And here's a firsthand account of what America's "machines"
(Huntington called them "modernising instruments" and staff officers
in the Pentagon called them "bomb-o-grams") can do. This is T.D.
Allman flying over the Plain of Jars in Laos.
Even if the war in Laos ended tomorrow, the restoration of its
ecological balance might take several years. The reconstruction of
the Plain's totally destroyed towns and villages might take just as
long. Even if this was done, the Plain might long prove perilous to
human habitation because of the hundreds of thousands of unexploded
bombs, mines and booby traps.
A recent flight around the Plain of Jars revealed what less than
three years of intensive American bombing can do to a rural area,
even after its civilian population has been evacuated. In large areas,
the primary tropical colour ÷ bright green ÷ has been replaced by
an abstract pattern of black, and bright metallic colours. Much of the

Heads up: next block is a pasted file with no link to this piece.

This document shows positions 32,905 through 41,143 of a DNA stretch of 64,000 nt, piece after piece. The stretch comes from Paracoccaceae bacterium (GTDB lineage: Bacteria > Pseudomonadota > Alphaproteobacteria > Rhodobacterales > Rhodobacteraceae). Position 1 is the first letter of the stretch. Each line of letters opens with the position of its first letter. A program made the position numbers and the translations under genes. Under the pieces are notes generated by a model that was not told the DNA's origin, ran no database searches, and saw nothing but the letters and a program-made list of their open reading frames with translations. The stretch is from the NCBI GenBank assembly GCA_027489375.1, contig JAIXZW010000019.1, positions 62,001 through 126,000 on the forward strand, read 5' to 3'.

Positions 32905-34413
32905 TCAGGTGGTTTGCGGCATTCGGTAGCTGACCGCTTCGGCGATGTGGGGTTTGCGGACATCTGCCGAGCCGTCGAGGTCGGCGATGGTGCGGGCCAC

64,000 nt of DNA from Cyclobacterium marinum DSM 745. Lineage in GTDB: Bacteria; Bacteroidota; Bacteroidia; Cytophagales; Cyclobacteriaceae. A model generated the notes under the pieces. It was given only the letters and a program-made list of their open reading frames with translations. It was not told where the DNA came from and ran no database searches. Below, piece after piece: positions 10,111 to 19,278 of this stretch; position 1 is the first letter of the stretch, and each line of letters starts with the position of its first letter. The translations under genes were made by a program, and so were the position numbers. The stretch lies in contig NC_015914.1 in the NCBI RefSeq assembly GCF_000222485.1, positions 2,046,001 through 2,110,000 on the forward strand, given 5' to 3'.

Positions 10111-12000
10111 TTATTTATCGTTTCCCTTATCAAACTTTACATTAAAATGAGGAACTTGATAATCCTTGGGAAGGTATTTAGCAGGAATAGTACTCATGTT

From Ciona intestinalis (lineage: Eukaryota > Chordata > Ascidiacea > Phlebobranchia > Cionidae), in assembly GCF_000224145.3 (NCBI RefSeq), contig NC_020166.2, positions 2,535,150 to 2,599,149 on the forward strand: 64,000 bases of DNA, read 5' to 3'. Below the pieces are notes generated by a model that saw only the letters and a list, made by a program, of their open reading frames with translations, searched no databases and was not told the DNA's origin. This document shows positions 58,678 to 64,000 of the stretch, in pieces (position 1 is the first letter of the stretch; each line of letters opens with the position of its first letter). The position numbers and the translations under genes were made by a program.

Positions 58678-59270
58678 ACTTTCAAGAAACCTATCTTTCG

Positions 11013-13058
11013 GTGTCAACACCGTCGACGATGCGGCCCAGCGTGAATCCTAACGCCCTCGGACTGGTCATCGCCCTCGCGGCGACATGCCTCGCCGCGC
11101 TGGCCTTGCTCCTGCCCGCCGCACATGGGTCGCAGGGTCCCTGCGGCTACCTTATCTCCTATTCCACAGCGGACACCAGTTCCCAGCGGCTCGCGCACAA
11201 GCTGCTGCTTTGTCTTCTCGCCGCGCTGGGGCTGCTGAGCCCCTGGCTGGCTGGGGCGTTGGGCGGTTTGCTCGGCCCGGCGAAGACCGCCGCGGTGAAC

remaining foliage is stunted, dulled by defoliants.
Today, black is the dominant colour of the northern and eastern
reaches of the Plain. Napalm is dropped regularly to burn off the
grass and undergrowth that covers the Plains and fills its many narrow
ravines. The fires seem to burn constantly, creating rectangles of
black. During the flight, plumes of smoke could be seen rising from
freshly bombed areas.
The main routes, coming into the Plain from communist-held
territory, are bombed mercilessly, apparently on a non-stop basis.
There, and along the rim of the Plain, the dominant colour is
yellow. All vegetation has been destroyed. The craters are
countless.... [T]he area has been bombed so repeatedly that the land
resembles the pocked, churned desert in storm-hit areas of the North
Further to the southeast, Xieng Khouangville ÷ once the most
populous town in communist Laos ÷ lies empty, destroyed. To the
north of the Plain, the little resort of Khang Khay also has been
Around the landing field at the base of King Kong, the main colours
are yellow (from upturned soil) and black (from napalm), relieved by
patches of bright red and blue: parachutes used to drop supplies.
[T]he last local inhabitants were being carted into air transports.
Abandoned vegetable gardens that would never be harvested grew near
abandoned houses with plates still on the tables and calendars on
(Never counted in the "costs" of war are the dead birds, the charred
animals, the murdered fish, incinerated insects, poisoned water